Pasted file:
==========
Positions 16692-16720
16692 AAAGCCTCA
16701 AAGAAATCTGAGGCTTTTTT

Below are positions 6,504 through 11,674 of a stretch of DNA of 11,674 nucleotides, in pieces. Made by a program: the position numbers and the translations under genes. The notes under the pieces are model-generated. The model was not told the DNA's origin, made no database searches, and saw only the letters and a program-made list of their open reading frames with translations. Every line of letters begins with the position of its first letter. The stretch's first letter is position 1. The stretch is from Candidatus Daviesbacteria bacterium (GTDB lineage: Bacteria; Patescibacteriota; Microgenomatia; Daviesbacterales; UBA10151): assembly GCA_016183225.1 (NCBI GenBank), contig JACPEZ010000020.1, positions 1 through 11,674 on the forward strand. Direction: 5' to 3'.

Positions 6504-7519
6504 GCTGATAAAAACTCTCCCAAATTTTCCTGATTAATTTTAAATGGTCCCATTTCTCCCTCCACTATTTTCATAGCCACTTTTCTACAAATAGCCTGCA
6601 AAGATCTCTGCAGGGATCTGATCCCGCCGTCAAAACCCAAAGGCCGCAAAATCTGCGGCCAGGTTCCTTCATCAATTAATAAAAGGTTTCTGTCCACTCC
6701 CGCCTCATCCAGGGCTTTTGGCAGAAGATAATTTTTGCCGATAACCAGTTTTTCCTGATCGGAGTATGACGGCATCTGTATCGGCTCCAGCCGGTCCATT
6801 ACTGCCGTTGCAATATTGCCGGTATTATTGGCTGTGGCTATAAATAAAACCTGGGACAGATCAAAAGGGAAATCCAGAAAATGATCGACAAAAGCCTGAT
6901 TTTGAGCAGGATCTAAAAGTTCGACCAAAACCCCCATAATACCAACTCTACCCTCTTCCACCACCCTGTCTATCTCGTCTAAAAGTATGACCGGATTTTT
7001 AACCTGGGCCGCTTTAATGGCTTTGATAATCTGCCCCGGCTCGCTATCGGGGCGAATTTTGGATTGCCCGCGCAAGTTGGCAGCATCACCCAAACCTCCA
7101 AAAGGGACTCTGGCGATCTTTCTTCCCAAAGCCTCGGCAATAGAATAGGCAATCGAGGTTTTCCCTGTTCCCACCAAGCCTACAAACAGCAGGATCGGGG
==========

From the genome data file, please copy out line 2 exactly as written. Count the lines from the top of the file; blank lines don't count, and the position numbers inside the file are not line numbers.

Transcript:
16692 AAAGCCTCA